Designer Crush: Rydhima Brar of R/terior StudioAuthor:Lindsey Shook
“A philosophy that believes in change and reinvention, integrating elements from the various aspects of ourselves into a mosaic expressed through design,” says designer Rydhima Brar or R/terior Studio on how she approaches each project. Raised in Kuwait by a contractor father, she was immersed in historic design and architecture from an early age. Having spent hours studying the century-old textiles and artwork, Brar has infused her work with the impression each piece left on her. Here, she shares more of what inspires her to rebuild homes for her clients.
–How has your global upbringing influenced your work in California? My global upbringing influences my work in California by integrating those diverse cultural elements with the unique elements of California, particularly the landscape and relaxed sensibility of the West Coast. That design parallels the story of California in which many cultures have come together to mix with the existing cultures of this state, creating multiple elements that are distinct yet overlapping. This combination creates a story of familiar yet exotic that focuses on creating emotions specific to each space.
–Do you have a preferred city to work in because of the local style? I’ve had the good fortune of working on a number of projects in different cities including Los Angeles, the Bay Area, Philadelphia, Massachusetts and Kuwait with each bringing its own unique elements that I weave into my own. I view style and design as an ever evolving process so I try to appreciate each local style on its own merits and in today’s age with Pinterest and Instagram, you can alway transport yourself to another region or city to find inspirations.
–How would you define your aesthetic? I’d define my aesthetic as creating a contemporary space that juxtaposes eclectic with lux while being both editorial yet comfortable. These elements may seem contradictory but combining unexpected elements – whether it’s pairing different patterns, playing with different textures, mixing in a baroque piece with geometric lines – to mold a specific feeling while fitting within the client’s needs and goals is a key underpinning of my design. My work is more about telling a story and creating a very specific ‘feeling’ than following a trend. Creating luxurious interiors and exteriors that are experienced through the use of various finishes, materials, textures and statement pieces is how I love to bring the drama.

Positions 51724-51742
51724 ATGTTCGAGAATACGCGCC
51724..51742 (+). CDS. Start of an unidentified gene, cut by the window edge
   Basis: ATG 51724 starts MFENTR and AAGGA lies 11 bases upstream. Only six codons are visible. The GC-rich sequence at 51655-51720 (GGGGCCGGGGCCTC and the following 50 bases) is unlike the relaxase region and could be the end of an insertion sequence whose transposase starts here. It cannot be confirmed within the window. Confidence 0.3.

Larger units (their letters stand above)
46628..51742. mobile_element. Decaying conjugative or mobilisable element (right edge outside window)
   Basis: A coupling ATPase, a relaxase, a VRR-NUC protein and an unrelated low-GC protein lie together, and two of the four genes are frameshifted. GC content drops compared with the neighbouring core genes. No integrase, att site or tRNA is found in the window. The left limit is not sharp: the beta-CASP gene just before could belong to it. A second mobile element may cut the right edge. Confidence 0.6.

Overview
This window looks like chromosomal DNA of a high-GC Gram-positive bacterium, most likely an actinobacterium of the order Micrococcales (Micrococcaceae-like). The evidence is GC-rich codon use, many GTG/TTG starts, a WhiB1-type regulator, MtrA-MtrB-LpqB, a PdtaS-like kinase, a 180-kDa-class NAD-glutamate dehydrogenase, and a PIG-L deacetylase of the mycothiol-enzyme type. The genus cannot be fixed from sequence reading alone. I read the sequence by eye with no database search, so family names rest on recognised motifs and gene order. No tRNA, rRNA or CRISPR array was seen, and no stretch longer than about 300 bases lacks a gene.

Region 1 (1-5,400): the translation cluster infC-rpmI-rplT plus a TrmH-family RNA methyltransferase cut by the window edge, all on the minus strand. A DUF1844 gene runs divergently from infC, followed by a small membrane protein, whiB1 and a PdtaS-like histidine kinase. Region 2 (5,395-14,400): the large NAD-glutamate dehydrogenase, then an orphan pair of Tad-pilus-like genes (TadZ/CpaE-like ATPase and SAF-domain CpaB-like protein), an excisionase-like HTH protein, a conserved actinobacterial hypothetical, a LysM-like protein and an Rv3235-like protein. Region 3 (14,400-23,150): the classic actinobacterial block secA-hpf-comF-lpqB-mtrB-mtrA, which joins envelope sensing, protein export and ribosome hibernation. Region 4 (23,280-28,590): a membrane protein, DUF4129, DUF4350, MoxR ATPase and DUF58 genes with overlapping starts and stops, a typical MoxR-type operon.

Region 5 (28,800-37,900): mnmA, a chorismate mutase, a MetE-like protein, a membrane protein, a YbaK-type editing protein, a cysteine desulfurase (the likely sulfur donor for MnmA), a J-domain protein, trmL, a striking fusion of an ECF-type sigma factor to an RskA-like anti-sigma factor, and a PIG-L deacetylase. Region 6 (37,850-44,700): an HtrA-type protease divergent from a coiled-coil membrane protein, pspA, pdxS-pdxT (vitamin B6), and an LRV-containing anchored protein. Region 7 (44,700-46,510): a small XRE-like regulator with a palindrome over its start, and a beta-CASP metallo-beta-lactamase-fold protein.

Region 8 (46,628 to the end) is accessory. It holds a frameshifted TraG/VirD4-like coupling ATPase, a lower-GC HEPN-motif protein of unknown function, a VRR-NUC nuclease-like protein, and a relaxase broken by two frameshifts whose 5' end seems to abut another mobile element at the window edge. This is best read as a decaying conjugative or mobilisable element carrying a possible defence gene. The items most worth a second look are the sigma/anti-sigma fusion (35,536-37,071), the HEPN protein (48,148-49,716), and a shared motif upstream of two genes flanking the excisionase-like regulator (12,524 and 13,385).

–Which other designers or creatives inspired your career the most and why? There’s multiple, each with a distinct reason. Kelly Wearstler always inspires me with her edgy elegant style that takes risks and breaks rules yet always looks seamless. India Mahdavi’s use of bold and vibrant colors in her furnishings is brilliant. Pierre Yovanovitch creates an aesthetic that is so simple yet makes a statement, imbued with a cool luxurious vibe. On the other end of the spectrum, there’s Ken Fulk who’s grandiose and opulent over the type style immediately puts me into a “lets party” mood. Last but certainly not least, Ettore Sotssass-simply ICONIC.
–Any brands or furniture artists you are obsessed with? I love the mid-century pieces from Essential Home for their simple yet elevated style. Multiple artists represented by Future perfect always tend to strike my fancy, including Cuff Studio and Bower Studio. Some of my favorite individual artists include Lisa Bartleson, Vicky Barranguet and James Verbicky. Lastly, I’m obsessed with Lindsey Adelman lighting and was recently introduced to Lucio Carvahlo’s helmet art at the L.A. art fair which left me captivated.
–How have you shifted your business during the pandemic? I actually started my business as the pandemic started! Although not ideal timing, it taught me the valuable lesson of how to pivot very quickly and be as easily accessible as possible. A key thing I focused on was developing a seamless client on-boarding process and thoughtfully executing each touch point. Due to my background in technologies and operation, I was already well versed in online tools such as Zoom, Slack, and Asana which made my transition into the pandemic remote design world much smoother without disruption to either clients or vendors.
-Favorite design book? Kelly Wearstler Evocative Style, The Finer Things: Timeless Furniture, Textiles, and Details
-Favorite L.A. restaurant? Elephante and Vespertine
-Preferred showroom for finding discoveries? JF Chen, Una Malan, L’Éclaireur LA,
-If you weren’t a designer, you would be? A dancer!
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